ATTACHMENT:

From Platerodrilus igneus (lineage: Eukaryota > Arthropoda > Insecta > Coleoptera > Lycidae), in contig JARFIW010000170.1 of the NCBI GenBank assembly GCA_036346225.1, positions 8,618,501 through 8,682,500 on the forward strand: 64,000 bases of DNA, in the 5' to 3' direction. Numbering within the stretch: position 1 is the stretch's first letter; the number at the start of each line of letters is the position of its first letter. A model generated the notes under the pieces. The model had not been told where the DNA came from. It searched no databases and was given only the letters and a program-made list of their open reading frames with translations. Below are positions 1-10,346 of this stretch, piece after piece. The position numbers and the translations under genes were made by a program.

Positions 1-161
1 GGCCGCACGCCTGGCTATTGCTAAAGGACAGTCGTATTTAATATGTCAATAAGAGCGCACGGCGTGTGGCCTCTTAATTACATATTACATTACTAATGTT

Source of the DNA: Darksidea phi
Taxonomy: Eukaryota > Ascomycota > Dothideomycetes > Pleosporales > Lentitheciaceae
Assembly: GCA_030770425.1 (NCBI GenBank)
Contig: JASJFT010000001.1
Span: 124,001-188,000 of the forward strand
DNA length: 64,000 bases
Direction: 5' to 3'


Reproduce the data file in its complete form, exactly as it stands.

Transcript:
From Platerodrilus igneus (lineage: Eukaryota > Arthropoda > Insecta > Coleoptera > Lycidae), in contig JARFIW010000170.1 of the NCBI GenBank assembly GCA_036346225.1, positions 8,618,501 through 8,682,500 on the forward strand: 64,000 bases of DNA, in the 5' to 3' direction. Numbering within the stretch: position 1 is the stretch's first letter; the number at the start of each line of letters is the position of its first letter. A model generated the notes under the pieces. The model had not been told where the DNA came from. It searched no databases and was given only the letters and a program-made list of their open reading frames with translations. Below are positions 1-10,346 of this stretch, piece after piece. The position numbers and the translations under genes were made by a program.

Positions 1-161
1 GGCCGCACGCCTGGCTATTGCTAAAGGACAGTCGTATTTAATATGTCAATAAGAGCGCACGGCGTGTGGCCTCTTAATTACATATTACATTACTAATGTT

Source of the DNA: Darksidea phi
Taxonomy: Eukaryota > Ascomycota > Dothideomycetes > Pleosporales > Lentitheciaceae
Assembly: GCA_030770425.1 (NCBI GenBank)
Contig: JASJFT010000001.1
Span: 124,001-188,000 of the forward strand
DNA length: 64,000 bases
Direction: 5' to 3'